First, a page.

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Winter is a wonderful season to spend at the library

December 27th, 2017 | Kate Finn Print this article   Email this article  

Libraries seem to have always been a keystone of civilization.

When I misbehaved as a young girl, my mother often threatened to send me to Timbuktu. It turns out that Timbuktu, an ancient and modern city, is in the country of Mali in west Africa. It has a long history as a center for learning dating back to 1510, when books sold for more money than any other merchandise in the city markets. Libraries in Timbuktu actually date back to the eighth century A.D. As a lover of libraries, maybe being sent to Timbuktu would have been fine.

As it turns out, libraries date back at least to 200 to 300 B.C. in Syria, China, Greece and Rome. They back to 600 B.C. in the Neo-Assyrian Empire (now the Middle East) and back to 2,500 to 1,500 B.C. in India. Books were so valuable that conquerers brought them home as part of their military plunder. From the Royal Library in Alexandria Egypt, (200 to 300 B.C.) the scribes would collect all the books that came into the harbor on ships to make copies. The originals were kept in library and the copies given back to the owners.

Many early libraries were connected with monasteries, temples, palaces and universities. Some were also private libraries of the wealthy. The Alexandria Library is famous for many reasons. Among them, is that it may have been the first public governmental library in history, thus recognizing the value of all citizens literacy. In the United States, it seems that The Darby Free Library in Pennsylvania, established in 1743, is our nation's oldest public library. We in Homer are lucky heirs to this centuries-long legacy of growing and protecting our cultures arts, sciences and literature.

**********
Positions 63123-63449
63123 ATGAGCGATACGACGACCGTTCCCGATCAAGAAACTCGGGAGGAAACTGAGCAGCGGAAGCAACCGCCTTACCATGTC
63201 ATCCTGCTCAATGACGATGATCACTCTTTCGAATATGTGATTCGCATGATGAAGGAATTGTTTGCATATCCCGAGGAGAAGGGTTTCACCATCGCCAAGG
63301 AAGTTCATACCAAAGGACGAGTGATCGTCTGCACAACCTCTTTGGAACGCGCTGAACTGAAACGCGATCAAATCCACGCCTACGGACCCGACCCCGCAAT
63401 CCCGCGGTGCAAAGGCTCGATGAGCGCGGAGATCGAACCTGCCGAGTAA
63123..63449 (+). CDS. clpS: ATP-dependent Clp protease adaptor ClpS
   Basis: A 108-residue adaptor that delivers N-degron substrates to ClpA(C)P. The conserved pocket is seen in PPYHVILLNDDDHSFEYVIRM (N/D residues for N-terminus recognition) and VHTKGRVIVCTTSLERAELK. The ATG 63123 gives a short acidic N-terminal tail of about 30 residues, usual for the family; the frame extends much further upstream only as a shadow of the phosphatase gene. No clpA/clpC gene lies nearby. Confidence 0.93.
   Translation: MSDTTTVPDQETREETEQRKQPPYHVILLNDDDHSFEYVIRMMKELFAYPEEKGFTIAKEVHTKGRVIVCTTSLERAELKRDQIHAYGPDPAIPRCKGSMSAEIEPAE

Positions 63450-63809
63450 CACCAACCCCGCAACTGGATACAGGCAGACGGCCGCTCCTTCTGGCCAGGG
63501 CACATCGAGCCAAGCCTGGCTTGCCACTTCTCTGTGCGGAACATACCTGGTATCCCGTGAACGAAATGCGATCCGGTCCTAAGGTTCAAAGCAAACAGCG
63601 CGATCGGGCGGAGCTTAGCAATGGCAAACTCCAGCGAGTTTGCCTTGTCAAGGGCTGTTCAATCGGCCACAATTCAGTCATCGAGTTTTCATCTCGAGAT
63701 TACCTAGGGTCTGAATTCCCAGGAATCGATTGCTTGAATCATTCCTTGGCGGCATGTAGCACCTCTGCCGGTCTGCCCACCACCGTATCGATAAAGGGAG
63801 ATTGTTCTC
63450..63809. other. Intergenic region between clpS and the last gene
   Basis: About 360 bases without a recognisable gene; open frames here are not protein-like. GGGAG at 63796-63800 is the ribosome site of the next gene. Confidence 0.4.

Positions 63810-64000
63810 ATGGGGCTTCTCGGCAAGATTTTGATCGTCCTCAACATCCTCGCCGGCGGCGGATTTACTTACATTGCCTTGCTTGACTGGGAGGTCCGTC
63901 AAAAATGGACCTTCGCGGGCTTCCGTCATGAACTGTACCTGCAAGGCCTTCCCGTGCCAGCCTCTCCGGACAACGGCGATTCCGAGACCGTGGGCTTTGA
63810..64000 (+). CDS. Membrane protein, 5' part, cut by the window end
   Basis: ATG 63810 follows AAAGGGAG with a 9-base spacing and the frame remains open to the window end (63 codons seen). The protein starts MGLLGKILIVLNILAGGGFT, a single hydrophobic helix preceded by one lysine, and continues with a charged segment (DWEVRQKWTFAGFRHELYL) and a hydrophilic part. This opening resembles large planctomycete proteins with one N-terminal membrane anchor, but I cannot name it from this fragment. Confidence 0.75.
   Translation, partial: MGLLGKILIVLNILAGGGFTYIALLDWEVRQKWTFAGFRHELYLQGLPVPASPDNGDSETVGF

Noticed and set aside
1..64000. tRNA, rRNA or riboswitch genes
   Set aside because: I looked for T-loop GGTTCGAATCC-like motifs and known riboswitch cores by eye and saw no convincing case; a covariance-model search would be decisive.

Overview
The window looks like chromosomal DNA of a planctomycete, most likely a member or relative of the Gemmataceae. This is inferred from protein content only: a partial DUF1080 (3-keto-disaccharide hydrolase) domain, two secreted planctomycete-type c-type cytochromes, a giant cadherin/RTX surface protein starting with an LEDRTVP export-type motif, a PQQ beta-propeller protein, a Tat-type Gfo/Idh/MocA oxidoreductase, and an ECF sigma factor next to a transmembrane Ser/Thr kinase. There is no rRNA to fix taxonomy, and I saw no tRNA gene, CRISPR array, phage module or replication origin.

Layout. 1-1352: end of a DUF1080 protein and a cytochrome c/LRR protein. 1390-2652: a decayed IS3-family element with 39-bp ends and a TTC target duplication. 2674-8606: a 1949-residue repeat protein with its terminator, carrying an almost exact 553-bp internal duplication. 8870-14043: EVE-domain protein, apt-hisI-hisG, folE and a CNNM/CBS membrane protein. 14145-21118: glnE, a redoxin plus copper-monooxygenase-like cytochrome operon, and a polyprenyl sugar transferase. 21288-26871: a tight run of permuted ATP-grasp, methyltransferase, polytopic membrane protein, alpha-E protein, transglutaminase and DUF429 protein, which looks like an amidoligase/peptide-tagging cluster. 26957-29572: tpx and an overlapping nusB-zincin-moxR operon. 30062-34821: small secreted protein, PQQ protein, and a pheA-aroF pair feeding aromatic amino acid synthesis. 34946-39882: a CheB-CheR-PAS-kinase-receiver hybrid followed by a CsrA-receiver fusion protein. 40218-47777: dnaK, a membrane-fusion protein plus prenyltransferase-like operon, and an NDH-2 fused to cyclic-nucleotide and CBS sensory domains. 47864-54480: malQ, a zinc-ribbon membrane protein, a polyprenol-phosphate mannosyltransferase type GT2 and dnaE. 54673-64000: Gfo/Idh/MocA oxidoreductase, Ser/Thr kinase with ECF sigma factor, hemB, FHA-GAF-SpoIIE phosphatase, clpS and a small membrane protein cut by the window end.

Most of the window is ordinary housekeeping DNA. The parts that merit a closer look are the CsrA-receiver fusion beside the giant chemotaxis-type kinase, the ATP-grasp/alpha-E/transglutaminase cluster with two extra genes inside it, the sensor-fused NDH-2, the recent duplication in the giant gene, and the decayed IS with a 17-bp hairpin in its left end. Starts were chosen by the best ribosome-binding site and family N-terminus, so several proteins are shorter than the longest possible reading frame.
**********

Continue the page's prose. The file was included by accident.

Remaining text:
Since libraries can be an almost unlimited tool for expanding our awareness, understanding and enjoyment of life, I'd like to offer you a challenge for 2018. Step out of your routine. Try exposing yourself to different genres of information. If you love mysteries, maybe try an autobiography; if your habit is science, try a novel. If you love poetry, try a non-fiction adventure story. You get the idea. As you try something new, maybe your appetite will be whetted to expand your selections even further.

Beyond utilizing the awesome book, DVD, etc. collection, regularly scheduled events and on-line programs, please consider:

1. For anime/manga enthusiasts, Jan. 6 is a chance to swap novels.

2. Sharing lunch at noon Jan. 8 with Councilmember Caroline Venuti and Kelly Cooper, our Homer representative on the Borough Assembly.

3. Learning critical coding skills at the "Girls Who Code" event on Jan. 20.

4. There is still time to buy the library a gift book from the Giving Tree.

Knock knock. Who's there? Snow. Snow who? Snow better place to hang out during the winter than the library!

See you there!

 

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